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The Science Student

-Yakov Azriel

March 24, 2012

 

"And now, Israel, what does the Lord your God ask of you, but to have awe of the Lord your God…" (Deuteronomy 10:12)

 

The science student sits in the university library,

Studying research papers of paleontologists and paleobotanists

Trying to uncover

The origin of life.

 

The library is quiet,

Almost empty,

Air-conditioned,

As the student summarizes articles in journals

On primitive marine bacteria from the Lower Pre-Cambrian.

 

At lunchtime, the student sits in a small park

And eats a chicken sandwich.

Removing a bone from the sandwich,

He stoops to bury it.

“A future fossil,” he whispers to himself, smiling.

 

The student notices a torn piece of paper under his bench

And picks it up:

“In the wilderness of Sinai,

How many hundreds of worn out wanderers

Passed by a bush that burned but was not consumed,

Never bothering to take a closer look?

Until one shepherd, a Jewish refugee from Egypt,

Observed.”

 

The student removes his thick eyeglasses

And observes the leaves of the tree next to the bench.

The leaves,

Blobs of green light from an impressionist painting,

Shine and shadow, shine and shadow, shine and shadow,

Relaying him a Message

In visual morse code

Which he alone can decipher,

He alone can uncover.

 

The student stands and stares at the leaves,

Receiving their Message

On the origin of life

As they spell out before him

Thousands of variations and permutations

On the letters of the unpronounceable Name of God.

 

He touches leaf after leaf;

Stroking them delicately

Like letters in a thick braille prayer-book,

He reads their blessings

 

And listens intently, hearing the leaves

Articulate in a still small voice

The unutterable Name of God.

 

He bends down

And removes his shoes;

For on sacred ground,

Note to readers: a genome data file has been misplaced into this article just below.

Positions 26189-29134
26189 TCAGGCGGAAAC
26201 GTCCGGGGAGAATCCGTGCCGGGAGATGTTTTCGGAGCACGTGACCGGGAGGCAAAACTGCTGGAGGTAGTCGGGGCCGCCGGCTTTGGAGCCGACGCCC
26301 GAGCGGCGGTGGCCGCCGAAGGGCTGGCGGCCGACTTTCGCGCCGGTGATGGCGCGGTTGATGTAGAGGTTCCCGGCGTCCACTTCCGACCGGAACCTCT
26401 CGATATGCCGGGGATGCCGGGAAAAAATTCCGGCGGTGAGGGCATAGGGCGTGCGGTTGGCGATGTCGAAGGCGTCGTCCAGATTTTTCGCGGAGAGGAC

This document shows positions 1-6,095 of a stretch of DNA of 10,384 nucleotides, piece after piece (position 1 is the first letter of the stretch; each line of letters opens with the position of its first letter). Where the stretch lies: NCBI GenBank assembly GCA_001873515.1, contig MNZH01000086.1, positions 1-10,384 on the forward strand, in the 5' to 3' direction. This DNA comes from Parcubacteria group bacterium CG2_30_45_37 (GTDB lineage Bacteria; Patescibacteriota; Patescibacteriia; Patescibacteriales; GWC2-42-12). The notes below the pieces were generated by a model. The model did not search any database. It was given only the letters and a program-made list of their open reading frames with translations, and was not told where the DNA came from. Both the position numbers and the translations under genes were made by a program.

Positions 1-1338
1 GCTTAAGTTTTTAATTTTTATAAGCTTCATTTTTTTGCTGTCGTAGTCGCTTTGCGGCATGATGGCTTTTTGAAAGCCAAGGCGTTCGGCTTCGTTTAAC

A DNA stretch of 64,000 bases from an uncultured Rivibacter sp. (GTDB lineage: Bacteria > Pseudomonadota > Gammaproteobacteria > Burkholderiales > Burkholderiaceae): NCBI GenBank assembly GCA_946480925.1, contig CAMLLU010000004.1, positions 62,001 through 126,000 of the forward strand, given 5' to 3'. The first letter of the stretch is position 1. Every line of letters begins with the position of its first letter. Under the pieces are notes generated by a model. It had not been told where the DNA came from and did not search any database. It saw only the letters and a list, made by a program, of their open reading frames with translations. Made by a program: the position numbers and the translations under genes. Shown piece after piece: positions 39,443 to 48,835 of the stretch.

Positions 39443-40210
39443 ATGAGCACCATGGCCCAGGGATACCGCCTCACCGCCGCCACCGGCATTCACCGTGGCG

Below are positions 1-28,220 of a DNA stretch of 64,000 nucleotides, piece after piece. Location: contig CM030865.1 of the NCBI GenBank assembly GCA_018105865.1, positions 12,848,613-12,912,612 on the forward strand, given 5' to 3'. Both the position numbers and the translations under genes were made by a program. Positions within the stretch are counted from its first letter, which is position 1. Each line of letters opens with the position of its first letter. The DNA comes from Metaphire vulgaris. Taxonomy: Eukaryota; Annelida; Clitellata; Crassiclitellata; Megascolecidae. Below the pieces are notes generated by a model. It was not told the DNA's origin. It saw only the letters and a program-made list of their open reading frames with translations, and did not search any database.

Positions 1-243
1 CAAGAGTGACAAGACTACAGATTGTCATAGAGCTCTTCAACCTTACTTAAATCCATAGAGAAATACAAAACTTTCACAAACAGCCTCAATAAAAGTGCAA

Under a canopy of green leaves that shadow and shine,

Overwhelmed by the polyphonics of divine voices

And the mosaics of divine lights,

A man

Trembles

In the science of God.

 

 

 

Yakov Azriel was born in New York (as Gerald Rosenkrantz) and came to live in Israel after finishing his BA in English literature in Brooklyn College.  He later completed an MA in Judaica, and in May 2004 he received his doctorate (on the stories of Rabbi Nachman of Braslav).He has published four full-length books of poetry: Threads From A Coat Of Many Colors: Poems on Genesis (2005), In The Shadow Of A Burning Bush: Poems on Exodus (2008), Beads For The Messiah's Bride: Poems on Leviticus (2009), and Swimming In Moses' Well: Poems of Numbers (2011), all published by Time Being Books.  His new books of poetry based on the Books of Deuteronomy and the Psalms will be published over the next few years. Over 180 of his poems have been published in journals and magazines in the United States, the United Kingdom and Israel, and his poems have won fifteen different awards in international poetry competitions.  In addition, Yakov has twice been awarded fellowships from the Memorial Foundation for Jewish Culture for his poetry.

 

Welcome to the New Vilna Review

*A Note From the Publisher - February 8, 2012*

 

Dear readers and contributors,

The New Vilna Review has been going through some changes the past few

months, and our focus has shifted to offering an expanded selection of

poetry, fiction and arts writing. We are once again accepting submissions,

and look forward to continuing to publish some of the most interesting and

thought provoking work in the world of Jewish arts and letters.

-Daniel E. Levenson

Publisher and Editor-in-Chief

The New Vilna Review

 

 

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